The second active guy I evaluated in clinic this week was similar. He tore his left shoulder labrum while dead-lifting 450 pounds. His right shoulder had no issues and was also loaded with the same weight. Why did he tear his left shoulder labrum and not his right? He, too, saw an orthopedic surgeon who told him he needed surgery. On exam his left shoulder joint was unstable and knew immediately when it happened. While in a mixed martial arts (MMA) fight, his opponent wrenched his shoulder (the “Kimura Lock” as shown) the year before the dead lift. He, too, had shoulder pain for a few weeks, but blew it off. Again, the hidden shoulder instability was completely missed by the orthopedic surgeon.

What Happens if You Get Shoulder Labrum Surgery and Have Hidden Shoulder Instability?

It doesn’t take a rocket scientist to understand that if you have hidden shoulder instability and someone surgically repairs the labral tear, as soon as the shoulder gets into a weird loaded situation, the socket will shift out of place and the labrum will tear again. How can you prevent this? By skipping the 20th-century orthopedic surgery and using 21st-century interventional orthopedics. This means placing precise imaging-guided injections of your own advanced platelet and stem cell mixes directly into the labral tear and also into the weak ligaments. The downtime is a fraction of that of surgery, and in our experience of treating hundreds of shoulders, the results are as good as or better than surgery—and with the hidden shoulder instability issue fixed.

The upshot? Hidden shoulder instability is very common and almost always missed by surgeons who spend 5-10 minutes with a patient. So if you’re looking at shoulder labral tear surgery pros and cons, a huge con is that you may have hidden shoulder instability that was undiagnosed, meaning that this shoulder labral tear repair will be your first of many shoulder surgery rodeos. Save yourself the brain damage and get a good exam (which means a 60-minute evaluation by the doctor-not the assistant). In addition, why go with 20th-century technology when addressing your labral tear? Why not go with advanced interventional orthopedics and skip the surgery?



*DISCLAIMER: Like all medical procedures, Regenexx® Procedures have a success and failure rate. Patient reviews and testimonials on this site should not be interpreted as a statement on the effectiveness of our treatments for anyone else.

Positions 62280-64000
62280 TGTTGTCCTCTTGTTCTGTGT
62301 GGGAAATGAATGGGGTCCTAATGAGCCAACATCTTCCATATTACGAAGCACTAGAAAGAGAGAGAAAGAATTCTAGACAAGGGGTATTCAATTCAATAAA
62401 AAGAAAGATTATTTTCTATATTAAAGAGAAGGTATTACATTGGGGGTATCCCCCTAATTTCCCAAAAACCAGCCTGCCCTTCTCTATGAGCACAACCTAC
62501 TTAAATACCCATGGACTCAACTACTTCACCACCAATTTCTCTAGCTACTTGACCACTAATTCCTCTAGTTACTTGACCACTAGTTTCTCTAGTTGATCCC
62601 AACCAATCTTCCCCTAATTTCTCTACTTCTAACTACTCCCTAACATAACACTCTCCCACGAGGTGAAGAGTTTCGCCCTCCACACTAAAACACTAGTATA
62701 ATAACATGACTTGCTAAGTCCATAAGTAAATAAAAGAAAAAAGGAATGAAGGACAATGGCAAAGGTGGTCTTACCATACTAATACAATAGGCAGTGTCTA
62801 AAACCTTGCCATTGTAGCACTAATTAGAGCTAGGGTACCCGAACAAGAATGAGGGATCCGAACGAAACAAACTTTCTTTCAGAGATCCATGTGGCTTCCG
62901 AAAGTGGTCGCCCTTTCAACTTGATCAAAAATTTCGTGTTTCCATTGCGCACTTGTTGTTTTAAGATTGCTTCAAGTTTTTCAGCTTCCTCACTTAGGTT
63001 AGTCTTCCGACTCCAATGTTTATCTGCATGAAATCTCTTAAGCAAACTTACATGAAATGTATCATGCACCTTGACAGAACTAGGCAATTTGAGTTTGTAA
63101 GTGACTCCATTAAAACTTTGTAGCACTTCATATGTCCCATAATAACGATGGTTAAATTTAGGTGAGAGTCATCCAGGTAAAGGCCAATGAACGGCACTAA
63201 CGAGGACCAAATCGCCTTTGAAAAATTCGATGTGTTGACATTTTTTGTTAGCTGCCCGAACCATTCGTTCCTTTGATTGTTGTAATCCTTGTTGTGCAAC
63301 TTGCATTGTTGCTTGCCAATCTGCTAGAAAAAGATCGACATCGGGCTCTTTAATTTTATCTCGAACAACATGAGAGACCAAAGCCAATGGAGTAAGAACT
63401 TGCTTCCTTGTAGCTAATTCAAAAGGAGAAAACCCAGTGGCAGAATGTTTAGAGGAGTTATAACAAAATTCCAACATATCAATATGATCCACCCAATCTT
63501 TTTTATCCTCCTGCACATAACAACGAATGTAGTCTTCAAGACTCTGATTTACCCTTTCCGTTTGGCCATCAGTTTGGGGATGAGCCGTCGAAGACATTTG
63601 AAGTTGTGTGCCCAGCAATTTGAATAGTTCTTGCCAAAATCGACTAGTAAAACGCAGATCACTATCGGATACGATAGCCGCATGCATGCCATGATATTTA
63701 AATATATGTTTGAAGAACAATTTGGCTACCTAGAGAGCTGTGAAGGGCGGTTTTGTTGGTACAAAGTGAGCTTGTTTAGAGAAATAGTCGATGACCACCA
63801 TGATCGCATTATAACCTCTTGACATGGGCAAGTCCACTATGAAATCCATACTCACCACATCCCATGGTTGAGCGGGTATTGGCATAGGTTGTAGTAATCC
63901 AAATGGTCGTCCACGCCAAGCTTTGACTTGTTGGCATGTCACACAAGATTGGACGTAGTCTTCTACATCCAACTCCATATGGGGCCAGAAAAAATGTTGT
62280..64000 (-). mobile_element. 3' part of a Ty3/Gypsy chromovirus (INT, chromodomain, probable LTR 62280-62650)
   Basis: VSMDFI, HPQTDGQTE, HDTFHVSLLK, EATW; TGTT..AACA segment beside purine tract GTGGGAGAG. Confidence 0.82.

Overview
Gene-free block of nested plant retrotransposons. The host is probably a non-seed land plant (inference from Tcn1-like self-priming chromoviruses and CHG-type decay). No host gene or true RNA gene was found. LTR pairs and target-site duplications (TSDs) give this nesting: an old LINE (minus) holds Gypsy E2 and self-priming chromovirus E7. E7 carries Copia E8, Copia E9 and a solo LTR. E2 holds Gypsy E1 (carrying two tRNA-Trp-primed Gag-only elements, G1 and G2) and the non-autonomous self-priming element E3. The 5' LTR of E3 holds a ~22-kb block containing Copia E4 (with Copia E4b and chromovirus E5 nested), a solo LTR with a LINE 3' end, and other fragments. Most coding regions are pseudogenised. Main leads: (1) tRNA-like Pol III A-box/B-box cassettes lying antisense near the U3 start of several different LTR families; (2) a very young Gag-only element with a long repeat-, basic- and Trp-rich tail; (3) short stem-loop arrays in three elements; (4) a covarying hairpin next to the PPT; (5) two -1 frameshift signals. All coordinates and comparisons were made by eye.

Read 39 Comments
  1. I have had shoulder pain since Thanksgiving. I had an MRI the end of December. My doctor said I have two tears one in the front and one in the back. I did two months of physical therapy which helped some. I continue to do the exercises at home. I’ve tried to play tennis a handful of times but it’s to painful and weak. At my doctor appointment last week he recommended surgery. Your article here is very, very interesting. I wish I could get involved in your trial. Thank you for all your wonderful information.

    1. Janet,
      We’re still recruiting for the Rotator Cuff Tear trial, but because of the nature of RCT’s the inclusion and exclusion criteria are very specific: While it’s always better to begin with the most conservative treatment like Physical therapy, if that hasn’t helped, being evaluated for treatment with your own platelets or stem cells, rather than surgery would be important. That way you’re giving the injury what it needs to heal, rather than giving it the bigger problem of needing to heal from the surgery without discovering and treating the cause of the tears…most probably, instability: If you’d like to be evaluated for a Regenexx procedure, fill out the Candidate form, and we can take a look.

      1. Hi,
        I contacted your office several weeks ago to find out more information regarding the trial but was told by your office that it was only for those living in the state. I was disappointed because I do believe I meet your criteria.

        After being told this I went back to the Regenexx website and found a doctor several hours away from where I live. I have an appointment with him this Wednesday which I am looking forward to.

        Thank for responding to my first email.


        1. Janet,
          That’s good news! Good for you for taking the initiative to look further! Given the amount of times the patient would need travel to Colorado, it’s simply unrealistic for a patient to be able to do that if they don’t live in Colorado. Will be thinking of you on Wednesday…

  2. I have either rotation cuff or unstable shoulder with pain and aching on movement and even at nite. Any doctor in Tn? That does stem cell?

    1. Barbara,
      Here’s some additional info on Rotator Cuff Tears and shoulder pain. If you’d like to be evaluated for a Regenexx procedure please fill out the Candidate form: Nearest to you would be Louisville, KY: Here is the interactive list of all the Regenexx Providers. Depending on where in Tennessee, a different one might be closer:

  3. Hi I also have a shoulder injury it’s a labral tear, would I qualify for this? Where can I go for treatment here in Arizona?

    1. Lilly,